It's another long weekend, and I have to say that this summer is the summer of concerts for girl and I. Last summer, it was the season of travel, as we went all over the place last year, but this year, it's been concerts. First, Duran Duran, and this weekend, it was Death Cab For Cutie at Edgefield here in town. I've been to Edgefield dozens of time, and know the place very well, especially Blackberry Hall. I've never seen a show there, so I was curious to see how the venue would work for a show, especially one for a bank like DCFC. They are a very good band, but their music can be rather mellow, so you need to have the right venue to make things interesting. Crystal Ballroom works for them, Memorial Coliseum, not so much, and thankfully, Edgefield was very good to them. It was a very good show, and they played various songs from their catalog, including a few old gems for fans like myself that have been there since the very beginnings. Even the really warm day near 90 degrees didn't deter the surroundings, as the show went off without a hitch. The only thing that was disappointing was that concerts there stop at dark, and so Death Cab only played a really short set and one encore. And August is full of more shows, including a trip to Vegas.
The Timbers had a good weekend, too, getting a draw in Miami at 1 - all on Friday and a 3 to nil win on Sunday down there. Friday's game, the Timbers really were bothered by the speed of Miami, as they ran circles around the Timbers early, and the Timbers got a late goal from a free kick by David Hayes. Sunday was a completely different scenario, as the Timbers were the more aggressive, quicker team, and they put Miami on their heels in the first half, and then buried them with two early goals in the second half. The Timbers now own the longest unbeaten streak in USL First Division history with 16 straight games without a loss, and they have a first place battle with Puerto Rico Thursday night at PGE Park. Also in Timbers news, Scot Thompson became the record holder for most minutes played as a Timber over the weekend, and I can't think of a more deserving player to hold that record. Scot has been a true Timber through and through, and it's great to see him get this deserving honor. We'll have more about Thursday's match later on.
The issue of the Memorial Coliseum continues to boil around, as the city sets up a task force to try and decide what to do with the MC in the long run. The arts community has weighed in on their choice, wanting to turn the MC into a theater and arts complex, or at least preserve the artistic integrity of the building for future generations. Even the cyclists have weighed in, wanting to turn the MC into a velodrome. I wouldn't have believed it had I not seen it, but apparently, everyone has an idea for the building, and none of them seem to be geared towards the entertainment complex idea the Trail Blazers have put forth.
I can appreciate the ideas put forth, because they are thinking outside the box and fit within the idea of Portland doing things differently. As a city, we tend to march to our own music, not following conventional wisdom in some cases, but simply going with what we think keeps Portland unique, even if it means swimming against the current. But the more I think we try to keep things weird around here to borrow a phrase that some residents here live by, we miss opportunities to do some real forward thinking. While the ideas for the arts and cycling are interesting, neither of them have even mentioned how to pay for their idea, much less the time frame to make it happen. It's blue sky thinking at its best, which might be good for some, but at the same, doesn't do much for reality. At least the baseball idea put out some actual figures and costs to pay for it, which while the numbers gave the opponents fodder to blog or write about, it did put forth some real concepts to what they wanted to do. Even the Trail Blazers haven't really explained their full idea of an entertainment complex, much less how the thing will be paid for. Yet at the end of the day, baseball is a bad idea for the area, even though a price tag has been associated with the project.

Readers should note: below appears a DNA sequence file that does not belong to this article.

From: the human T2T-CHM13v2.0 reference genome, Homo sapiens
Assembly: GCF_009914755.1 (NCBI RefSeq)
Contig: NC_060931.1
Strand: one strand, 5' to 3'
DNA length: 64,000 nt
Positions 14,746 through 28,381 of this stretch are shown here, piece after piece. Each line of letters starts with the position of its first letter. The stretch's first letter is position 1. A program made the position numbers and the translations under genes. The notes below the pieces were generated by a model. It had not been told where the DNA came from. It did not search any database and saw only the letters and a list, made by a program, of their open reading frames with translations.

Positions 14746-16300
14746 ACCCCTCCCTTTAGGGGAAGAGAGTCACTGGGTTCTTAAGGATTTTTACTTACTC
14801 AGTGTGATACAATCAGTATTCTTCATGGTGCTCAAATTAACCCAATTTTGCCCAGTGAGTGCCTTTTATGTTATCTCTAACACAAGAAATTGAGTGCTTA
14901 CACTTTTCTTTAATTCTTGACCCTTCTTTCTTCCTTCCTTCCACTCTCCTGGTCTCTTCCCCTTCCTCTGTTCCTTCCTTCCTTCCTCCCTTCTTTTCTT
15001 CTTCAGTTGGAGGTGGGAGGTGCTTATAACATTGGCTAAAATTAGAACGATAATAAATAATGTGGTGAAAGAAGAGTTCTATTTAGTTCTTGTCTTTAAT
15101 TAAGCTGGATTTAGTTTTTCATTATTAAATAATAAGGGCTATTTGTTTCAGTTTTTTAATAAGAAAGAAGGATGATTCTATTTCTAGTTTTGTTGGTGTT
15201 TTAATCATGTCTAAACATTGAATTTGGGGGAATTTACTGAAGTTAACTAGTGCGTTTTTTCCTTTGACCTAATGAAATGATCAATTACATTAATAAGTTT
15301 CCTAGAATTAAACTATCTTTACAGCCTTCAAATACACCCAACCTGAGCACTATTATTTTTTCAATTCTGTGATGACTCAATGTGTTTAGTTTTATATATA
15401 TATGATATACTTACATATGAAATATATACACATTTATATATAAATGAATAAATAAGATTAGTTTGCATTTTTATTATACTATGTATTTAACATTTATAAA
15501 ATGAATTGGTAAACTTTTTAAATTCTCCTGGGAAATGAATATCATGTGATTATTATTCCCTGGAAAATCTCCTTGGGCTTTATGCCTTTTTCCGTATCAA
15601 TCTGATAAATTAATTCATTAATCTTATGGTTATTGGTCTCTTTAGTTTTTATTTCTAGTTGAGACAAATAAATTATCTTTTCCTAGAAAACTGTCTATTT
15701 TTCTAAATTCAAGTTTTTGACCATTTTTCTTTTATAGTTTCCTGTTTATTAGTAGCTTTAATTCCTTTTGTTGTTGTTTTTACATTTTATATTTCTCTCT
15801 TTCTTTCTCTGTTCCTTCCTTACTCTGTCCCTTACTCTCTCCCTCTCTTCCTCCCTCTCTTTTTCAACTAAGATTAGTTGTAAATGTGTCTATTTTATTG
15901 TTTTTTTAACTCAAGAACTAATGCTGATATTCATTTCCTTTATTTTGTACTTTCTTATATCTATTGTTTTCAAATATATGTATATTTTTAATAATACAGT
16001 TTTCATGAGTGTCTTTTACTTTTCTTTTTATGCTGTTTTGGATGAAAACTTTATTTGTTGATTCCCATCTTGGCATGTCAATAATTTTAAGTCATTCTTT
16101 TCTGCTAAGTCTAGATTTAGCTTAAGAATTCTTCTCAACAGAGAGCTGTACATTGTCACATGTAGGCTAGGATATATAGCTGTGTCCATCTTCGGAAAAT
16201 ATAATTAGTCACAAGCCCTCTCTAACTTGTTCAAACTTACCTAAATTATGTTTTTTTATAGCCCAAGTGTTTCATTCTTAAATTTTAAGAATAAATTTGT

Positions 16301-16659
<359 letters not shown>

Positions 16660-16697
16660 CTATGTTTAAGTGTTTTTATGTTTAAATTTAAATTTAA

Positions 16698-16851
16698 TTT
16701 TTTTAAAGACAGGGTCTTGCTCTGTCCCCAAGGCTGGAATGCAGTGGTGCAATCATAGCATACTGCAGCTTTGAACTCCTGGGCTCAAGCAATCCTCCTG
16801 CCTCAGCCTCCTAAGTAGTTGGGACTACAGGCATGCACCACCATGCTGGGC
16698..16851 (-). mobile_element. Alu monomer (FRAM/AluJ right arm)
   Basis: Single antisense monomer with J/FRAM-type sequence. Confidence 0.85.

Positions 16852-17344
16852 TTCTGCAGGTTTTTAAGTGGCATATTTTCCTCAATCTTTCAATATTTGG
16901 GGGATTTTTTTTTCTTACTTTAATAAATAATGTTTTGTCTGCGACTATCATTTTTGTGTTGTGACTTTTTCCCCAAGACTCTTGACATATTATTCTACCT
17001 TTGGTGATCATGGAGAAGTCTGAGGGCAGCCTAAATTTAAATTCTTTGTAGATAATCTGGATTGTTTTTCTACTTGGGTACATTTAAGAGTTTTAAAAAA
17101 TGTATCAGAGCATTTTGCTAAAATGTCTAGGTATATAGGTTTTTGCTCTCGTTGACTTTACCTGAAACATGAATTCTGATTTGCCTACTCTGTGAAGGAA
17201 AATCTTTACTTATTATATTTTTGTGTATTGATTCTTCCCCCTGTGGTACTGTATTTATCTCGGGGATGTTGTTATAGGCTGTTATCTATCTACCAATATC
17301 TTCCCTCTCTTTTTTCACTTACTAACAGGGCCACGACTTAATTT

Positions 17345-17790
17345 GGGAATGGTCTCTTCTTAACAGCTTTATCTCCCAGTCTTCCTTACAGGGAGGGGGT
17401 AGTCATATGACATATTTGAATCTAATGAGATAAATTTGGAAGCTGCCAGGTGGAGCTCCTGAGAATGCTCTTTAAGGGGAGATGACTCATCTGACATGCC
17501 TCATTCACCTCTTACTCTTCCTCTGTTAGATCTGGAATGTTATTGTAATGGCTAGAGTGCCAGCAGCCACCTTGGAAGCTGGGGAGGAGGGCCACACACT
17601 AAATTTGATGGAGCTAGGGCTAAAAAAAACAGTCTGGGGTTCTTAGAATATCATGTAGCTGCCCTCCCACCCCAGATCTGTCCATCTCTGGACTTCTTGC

But a thought had been put forth today on Sports Radio 95.5 The Game about Portland and the way things are. For a city that likes to think we are progressive and forward thinking, we really fail at making decisions at key moments. In our desire to make sure everyone has buy-in on something, we tend to gather input so much that it almost makes our process seem slow and clunky by nature. And given the chance to really make a legacy for the city for years to come, we end up being tied up by the desire to make sure everything is exactly perfect and quirky. The Rose Garden doesn't get built unless Paul Allen pays for almost all of it out of his own pocket, and there was a huge amount of frustration about the $36 million dollars the city spent to help. We've managed to build transit with help, we've managed to have a good reputation for the city for people to visit or move here, we love our pets, the homeless do very well with panhandling and services, but sports fans are a neglected and misunderstood group, and not represented by most of the people in charge around here. We simply want our teams to be taken care of, now and in the future, and if the city wants to be part of owning facilities or assisting with things, they need to make some realistic and tough decisions and not cave when things get rough, or a small but vocal minority decides that the MC is an architectural treasure. Baseball, and really, sports in Portland deserve a whole lot better.